Until long-term actions have been decided, here are some short-term actions that must be considered by form corporation and entities:
- Assess if your company has reported the beneficial ownership requirements according to the Corporate Transparency Act or not.
- Create a checklist of the reporting requirements
- Under the Act, every beneficial owner must be identified
- Endorse all identity verification documents of every individual that is considered as a beneficial owner
- Plan renewal in case of expiration of the documents of UBOs
- There must be a risk ranking system that account for variables like country of origin, service provided, and categorize the levels of risk within relationships
- A “trust-but-verify” approach must be leveraged if any of the information raises red flags suggested by FATF
- There must be a sound process for keeping the reporting mandates in touch. This includes the people responsible for collecting information of beneficial owners and filing with FinCEN
- Annual monitoring for tracking compliance is important
- Sufficient resources must be allocated for better compliance with the new filing obligation
Penalties for Non-Compliance with Corporate Transparency Act
The CTA has announced hefty penalties for any company that does not comply with the regulations. According to the Act, USD 10,000 must be paid as civil penalties. Furthermore, criminal fines and up to three years of imprisonment have also been announced. In order to comply with these regulations and avoid any fines or penalties, it is better that the US-based companies employ Anti-Money Laundering (AML) screening.
With the help of AML screening, organisations verify all the stakeholders and any high-risk customers can be identified before they become the company’s problem. This screening cross-checks the identity of the person with numerous sanction lists. Lastly, enhanced due diligence checks are also an option that can help your company comply with the regulations.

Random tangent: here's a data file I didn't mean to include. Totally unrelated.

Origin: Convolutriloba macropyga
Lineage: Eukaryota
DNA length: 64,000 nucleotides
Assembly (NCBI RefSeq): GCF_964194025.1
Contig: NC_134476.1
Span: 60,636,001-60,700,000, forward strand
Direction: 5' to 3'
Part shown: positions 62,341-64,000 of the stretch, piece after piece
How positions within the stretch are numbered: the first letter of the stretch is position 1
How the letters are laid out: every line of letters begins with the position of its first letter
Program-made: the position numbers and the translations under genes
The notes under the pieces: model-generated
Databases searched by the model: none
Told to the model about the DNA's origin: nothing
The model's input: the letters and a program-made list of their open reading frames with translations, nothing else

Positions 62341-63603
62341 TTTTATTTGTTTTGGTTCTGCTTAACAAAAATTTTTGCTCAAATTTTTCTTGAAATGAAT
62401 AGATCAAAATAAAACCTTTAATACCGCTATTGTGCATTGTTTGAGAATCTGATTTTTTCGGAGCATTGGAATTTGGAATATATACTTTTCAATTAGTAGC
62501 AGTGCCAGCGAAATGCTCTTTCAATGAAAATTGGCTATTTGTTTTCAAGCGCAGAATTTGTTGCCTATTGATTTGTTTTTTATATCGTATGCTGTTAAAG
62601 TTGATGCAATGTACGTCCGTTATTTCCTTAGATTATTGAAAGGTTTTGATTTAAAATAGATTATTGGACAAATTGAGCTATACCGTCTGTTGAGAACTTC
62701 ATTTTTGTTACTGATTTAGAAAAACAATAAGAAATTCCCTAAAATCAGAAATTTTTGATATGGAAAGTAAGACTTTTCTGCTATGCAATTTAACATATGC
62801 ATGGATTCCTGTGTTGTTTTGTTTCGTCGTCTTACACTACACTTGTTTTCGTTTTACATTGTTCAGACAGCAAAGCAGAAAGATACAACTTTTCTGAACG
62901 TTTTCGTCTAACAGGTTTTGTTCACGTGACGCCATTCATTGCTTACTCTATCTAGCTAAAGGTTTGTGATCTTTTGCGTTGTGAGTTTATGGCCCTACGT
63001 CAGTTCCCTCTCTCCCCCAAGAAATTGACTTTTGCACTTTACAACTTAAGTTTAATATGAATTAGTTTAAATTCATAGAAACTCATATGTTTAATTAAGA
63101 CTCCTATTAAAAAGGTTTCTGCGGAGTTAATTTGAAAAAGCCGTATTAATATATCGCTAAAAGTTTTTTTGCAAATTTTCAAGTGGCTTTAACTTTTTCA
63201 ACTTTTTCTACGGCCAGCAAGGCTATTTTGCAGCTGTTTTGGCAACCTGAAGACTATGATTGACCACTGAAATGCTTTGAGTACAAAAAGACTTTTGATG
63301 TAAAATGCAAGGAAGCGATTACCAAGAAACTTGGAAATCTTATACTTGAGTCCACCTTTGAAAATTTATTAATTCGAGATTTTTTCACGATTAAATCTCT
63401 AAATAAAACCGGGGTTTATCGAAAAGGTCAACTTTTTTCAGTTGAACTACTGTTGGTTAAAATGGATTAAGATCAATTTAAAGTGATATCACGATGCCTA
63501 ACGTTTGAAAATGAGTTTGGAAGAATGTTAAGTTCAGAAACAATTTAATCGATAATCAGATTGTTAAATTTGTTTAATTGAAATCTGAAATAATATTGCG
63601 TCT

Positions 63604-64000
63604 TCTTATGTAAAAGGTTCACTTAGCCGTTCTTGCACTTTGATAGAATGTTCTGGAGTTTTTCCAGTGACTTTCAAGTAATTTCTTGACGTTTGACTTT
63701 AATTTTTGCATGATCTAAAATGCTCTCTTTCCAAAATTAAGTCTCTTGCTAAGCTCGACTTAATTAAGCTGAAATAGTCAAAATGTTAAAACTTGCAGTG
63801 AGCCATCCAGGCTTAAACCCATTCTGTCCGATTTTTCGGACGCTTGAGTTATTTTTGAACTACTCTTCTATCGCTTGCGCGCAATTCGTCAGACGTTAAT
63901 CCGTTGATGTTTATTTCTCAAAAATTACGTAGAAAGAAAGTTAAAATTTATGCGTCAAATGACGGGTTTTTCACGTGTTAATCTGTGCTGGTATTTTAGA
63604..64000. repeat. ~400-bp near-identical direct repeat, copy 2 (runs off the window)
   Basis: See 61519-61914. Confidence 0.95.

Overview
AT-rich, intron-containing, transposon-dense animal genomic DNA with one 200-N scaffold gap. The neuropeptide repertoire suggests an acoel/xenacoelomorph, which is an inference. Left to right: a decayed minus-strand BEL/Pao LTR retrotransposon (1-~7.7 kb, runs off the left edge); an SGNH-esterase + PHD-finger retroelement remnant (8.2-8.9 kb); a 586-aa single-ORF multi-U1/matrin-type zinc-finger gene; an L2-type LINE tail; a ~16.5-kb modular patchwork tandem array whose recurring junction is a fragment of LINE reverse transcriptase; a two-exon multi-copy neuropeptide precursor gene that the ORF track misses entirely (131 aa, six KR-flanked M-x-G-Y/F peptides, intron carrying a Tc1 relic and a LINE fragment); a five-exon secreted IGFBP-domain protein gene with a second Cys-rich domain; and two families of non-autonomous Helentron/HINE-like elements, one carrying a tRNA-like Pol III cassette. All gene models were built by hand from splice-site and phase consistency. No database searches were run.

Summing It Up
The rise in criminal activities has led to amendments in Know Your Customer (KYC) and Anti-Money Laundering (AML) regulations. The new laws are designed to make customer due diligence and identity verification measures as rigid as possible. Criminals should not be allowed to surpass these checks at any cost, and better laws can help companies in this regard. The Corporate Transparency Act (CTA) will be active in January 2022 and businesses have until then to report FinCEN about their Ultimate Beneficial Owners. USD 10,000 civil penalties, criminal penalties, and up to three years of imprisonment is the punishment if any organisation fails to comply with CTA.
The purpose of Corporate Transparency Act is to combat money laundering and terrorist financing. With the help of Anti-Money Laundering screening, companies can ensure enhanced due diligence of all the customers. It will not only help onboard the right customers, but it will also assist your company in better compliance with CTA.
Multi-layered identity verification and background screening of beneficial owners is now inevitable for the US finance sector. All risky entities will be highlighted and reported timely, reducing the risk of money laundering and terrorist financing in the USA.